Q:

Do ants hibernate in the winter?

A:

Ants hibernate during the winter. The temperatures underground are much warmer during the winter months and ants can survive in their colonies during this time.

Ants work together to prepare for the hibernation period just like they work together during the warm months. They gather food, they store food in their own stomachs and they prepare their colonies for a long winter. During this time, they collect all of the food necessary to keep the queen from starving and put back extra food for the workers. The ants are also equipped with a special place in their stomach called the crop, which allows them to store food throughout the winter.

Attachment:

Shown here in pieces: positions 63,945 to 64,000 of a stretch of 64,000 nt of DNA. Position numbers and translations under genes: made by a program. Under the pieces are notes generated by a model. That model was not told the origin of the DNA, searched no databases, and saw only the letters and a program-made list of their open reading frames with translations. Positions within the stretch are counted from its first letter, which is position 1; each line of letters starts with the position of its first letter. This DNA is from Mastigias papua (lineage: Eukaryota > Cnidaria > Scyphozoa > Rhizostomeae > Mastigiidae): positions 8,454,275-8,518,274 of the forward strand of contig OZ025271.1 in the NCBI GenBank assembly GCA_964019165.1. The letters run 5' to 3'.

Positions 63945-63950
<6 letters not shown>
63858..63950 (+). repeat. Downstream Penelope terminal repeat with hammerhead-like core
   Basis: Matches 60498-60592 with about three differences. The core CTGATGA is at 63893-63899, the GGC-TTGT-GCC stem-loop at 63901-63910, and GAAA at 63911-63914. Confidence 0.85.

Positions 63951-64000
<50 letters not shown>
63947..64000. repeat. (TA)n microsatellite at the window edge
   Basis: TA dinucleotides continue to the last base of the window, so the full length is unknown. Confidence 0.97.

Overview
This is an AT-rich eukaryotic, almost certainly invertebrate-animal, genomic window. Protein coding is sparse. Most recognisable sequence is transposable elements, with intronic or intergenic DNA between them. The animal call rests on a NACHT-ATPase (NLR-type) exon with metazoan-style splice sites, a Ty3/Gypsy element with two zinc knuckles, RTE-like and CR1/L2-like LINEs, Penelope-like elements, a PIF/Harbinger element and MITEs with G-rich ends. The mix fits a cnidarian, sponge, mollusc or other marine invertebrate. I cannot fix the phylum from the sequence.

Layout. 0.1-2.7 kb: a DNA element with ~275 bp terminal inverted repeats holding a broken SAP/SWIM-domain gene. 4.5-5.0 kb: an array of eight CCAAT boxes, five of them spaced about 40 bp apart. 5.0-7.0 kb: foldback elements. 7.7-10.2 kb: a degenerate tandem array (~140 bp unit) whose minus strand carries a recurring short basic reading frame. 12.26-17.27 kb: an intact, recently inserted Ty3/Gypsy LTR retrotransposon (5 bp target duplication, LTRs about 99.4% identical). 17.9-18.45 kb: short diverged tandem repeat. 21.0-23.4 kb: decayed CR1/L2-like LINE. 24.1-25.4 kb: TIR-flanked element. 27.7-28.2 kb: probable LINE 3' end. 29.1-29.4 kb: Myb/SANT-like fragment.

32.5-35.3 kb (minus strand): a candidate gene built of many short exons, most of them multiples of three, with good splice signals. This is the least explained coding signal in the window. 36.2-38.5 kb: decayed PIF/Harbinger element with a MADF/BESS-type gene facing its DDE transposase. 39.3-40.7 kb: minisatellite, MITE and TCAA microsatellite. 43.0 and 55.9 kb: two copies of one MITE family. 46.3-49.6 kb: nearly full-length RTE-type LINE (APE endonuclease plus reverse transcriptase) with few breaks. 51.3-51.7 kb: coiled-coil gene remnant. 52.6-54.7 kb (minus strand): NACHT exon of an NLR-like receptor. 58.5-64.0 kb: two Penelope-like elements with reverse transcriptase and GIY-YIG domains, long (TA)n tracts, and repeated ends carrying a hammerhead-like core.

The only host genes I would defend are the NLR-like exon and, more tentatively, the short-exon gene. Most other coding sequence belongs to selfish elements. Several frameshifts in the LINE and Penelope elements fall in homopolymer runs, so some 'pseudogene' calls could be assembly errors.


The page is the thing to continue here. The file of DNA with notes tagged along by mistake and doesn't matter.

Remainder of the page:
Due to the limited sources of food that are available to them, ants will conserve all of the energy they can during the winter. They do not move a lot and they tend to stick together in clumps to help increase the amount of heat that is in the colony. They are able to work together to stay warm and to keep the queen ant warm.

There are some species of ants that are better equipped to live in cold temperatures than others. Ants that live in the lower parts of the United States do not generally have to worry about temperatures below freezing and only have to hibernate for a short period of time. Other ants that live in areas of New England and into Canada have to withstand temperatures that drop below 0. These ants are able to stay alive because their bodies produce a type of anti freeze that helps to keep them warm.

Sources:

  1. psu.edu
  2. antweb.org

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